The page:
Nick Gentry is an artist and he is one of a very few people who still use the floppy discs to do the job. Well, he doesn’t use them to store the data but he uses them as a material for his interesting artworks. He recovers old and obsolete media storage and turns them into a medium for his expressive paintings. Gentry assembles obsolete tech materials into a workable canvas for his portraits, letting the shape and labels of the floppies peek through the painting to give character to the faces he paints. The writing on the labels are often left readable, provoking the viewer to wonder about the information trapped within. We have compiled Extraordinary Portraits on Floopy Disks & Cassettes. take a look and feel free to give us comments.
Each piece starts with either some preparatory sketching of an imaginary person, or searching for images of faces. The features are then mapped into a grid, with each section the size of one disk. The disks are then placed in tonally appropriate areas (almost like pixels) to create a collage. On top of this, the outline of the head and the details are sketched in pencil, with oil paint to emphasise the features. This process is quite selective as only certain sections are finished completely. The unfinished aspect allows the viewer to see the layers, showing how the work has been created.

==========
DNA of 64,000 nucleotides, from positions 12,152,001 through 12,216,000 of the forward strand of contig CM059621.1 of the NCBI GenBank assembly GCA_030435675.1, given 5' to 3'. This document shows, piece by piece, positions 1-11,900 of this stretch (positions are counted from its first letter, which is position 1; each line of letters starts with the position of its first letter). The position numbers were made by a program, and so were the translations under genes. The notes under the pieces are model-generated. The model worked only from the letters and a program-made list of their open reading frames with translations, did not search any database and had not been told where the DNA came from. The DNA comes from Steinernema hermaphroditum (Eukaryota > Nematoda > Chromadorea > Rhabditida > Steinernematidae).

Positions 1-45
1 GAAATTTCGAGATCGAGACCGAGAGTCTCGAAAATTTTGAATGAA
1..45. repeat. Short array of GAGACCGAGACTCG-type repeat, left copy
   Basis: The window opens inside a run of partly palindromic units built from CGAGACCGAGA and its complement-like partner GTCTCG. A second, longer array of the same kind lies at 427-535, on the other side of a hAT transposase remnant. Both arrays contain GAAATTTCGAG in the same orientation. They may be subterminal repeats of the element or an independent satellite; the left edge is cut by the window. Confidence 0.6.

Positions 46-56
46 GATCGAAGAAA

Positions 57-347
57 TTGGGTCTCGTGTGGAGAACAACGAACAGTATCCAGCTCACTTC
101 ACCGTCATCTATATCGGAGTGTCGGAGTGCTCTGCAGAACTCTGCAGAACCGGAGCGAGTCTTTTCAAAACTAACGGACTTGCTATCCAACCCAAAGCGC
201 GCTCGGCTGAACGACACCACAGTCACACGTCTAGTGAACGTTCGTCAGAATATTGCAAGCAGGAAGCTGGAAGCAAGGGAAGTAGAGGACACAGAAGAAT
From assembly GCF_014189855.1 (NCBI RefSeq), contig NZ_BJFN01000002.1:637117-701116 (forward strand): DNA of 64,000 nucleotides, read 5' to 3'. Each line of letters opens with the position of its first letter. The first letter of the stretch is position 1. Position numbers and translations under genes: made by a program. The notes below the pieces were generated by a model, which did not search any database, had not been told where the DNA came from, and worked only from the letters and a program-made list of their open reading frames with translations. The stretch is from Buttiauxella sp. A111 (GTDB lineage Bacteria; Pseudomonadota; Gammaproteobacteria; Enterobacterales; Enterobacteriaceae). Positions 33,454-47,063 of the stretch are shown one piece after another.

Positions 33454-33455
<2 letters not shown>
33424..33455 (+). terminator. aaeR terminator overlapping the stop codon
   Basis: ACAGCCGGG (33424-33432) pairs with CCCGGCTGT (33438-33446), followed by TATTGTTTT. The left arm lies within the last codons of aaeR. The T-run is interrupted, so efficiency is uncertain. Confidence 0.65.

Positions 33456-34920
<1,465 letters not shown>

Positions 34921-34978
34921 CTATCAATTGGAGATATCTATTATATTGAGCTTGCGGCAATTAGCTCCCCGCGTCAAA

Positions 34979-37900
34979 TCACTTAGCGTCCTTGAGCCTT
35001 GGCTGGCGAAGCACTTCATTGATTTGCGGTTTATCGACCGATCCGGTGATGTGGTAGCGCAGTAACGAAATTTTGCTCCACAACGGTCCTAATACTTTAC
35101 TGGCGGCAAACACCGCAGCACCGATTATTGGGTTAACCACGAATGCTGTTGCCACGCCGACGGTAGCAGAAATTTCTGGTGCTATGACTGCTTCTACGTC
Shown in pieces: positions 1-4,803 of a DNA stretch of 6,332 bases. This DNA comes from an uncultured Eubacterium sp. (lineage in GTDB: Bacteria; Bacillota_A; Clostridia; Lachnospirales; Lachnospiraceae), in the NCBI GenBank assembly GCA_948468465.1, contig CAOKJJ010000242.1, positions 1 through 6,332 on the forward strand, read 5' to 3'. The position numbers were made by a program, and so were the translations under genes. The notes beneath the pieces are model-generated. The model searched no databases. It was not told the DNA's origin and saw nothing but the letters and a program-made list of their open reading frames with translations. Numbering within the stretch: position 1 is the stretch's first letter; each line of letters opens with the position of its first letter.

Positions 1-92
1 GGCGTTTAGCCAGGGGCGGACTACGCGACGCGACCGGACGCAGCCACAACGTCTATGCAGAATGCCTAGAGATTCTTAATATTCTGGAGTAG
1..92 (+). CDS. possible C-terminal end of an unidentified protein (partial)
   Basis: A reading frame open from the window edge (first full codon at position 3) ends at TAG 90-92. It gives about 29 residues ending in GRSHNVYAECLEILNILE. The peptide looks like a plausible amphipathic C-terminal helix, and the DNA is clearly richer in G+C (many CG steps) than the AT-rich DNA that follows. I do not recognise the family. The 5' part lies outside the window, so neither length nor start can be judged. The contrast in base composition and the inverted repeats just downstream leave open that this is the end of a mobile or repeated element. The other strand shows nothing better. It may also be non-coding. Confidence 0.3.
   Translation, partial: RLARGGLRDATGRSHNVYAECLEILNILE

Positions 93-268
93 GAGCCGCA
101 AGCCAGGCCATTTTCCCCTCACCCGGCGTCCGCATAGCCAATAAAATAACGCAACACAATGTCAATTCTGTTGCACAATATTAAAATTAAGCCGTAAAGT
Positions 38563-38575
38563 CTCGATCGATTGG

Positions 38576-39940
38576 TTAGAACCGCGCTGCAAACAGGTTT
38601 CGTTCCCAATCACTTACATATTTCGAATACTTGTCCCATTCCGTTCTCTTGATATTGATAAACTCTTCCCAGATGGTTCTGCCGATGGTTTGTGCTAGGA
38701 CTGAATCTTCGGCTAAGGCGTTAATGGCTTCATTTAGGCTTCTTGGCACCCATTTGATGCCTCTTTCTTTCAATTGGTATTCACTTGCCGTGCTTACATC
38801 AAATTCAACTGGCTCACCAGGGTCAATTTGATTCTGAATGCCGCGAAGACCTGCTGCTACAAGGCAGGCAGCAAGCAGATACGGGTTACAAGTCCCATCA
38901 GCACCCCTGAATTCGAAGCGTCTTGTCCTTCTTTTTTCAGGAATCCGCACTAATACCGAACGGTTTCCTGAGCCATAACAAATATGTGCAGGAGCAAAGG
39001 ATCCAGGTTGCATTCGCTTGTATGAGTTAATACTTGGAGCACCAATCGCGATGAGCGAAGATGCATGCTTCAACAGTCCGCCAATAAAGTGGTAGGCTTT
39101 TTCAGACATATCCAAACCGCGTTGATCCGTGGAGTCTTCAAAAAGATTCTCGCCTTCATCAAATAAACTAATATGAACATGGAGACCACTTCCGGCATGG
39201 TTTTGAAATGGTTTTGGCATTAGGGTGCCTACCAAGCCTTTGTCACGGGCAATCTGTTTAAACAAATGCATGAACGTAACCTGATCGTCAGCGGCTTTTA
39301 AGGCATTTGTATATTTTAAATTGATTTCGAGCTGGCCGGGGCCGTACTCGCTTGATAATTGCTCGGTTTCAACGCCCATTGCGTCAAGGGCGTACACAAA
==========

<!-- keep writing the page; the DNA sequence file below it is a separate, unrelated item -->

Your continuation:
The personal information that exists inside of each disk is forever locked down underneath the paint. Mysteriously though, the handwritten labels on each disk are often left to show through, giving a clue as to what lies beneath. This is a reflection of online culture, where information is permanently stored, but with varying levels of access.
Courtesy of: Nick Gentry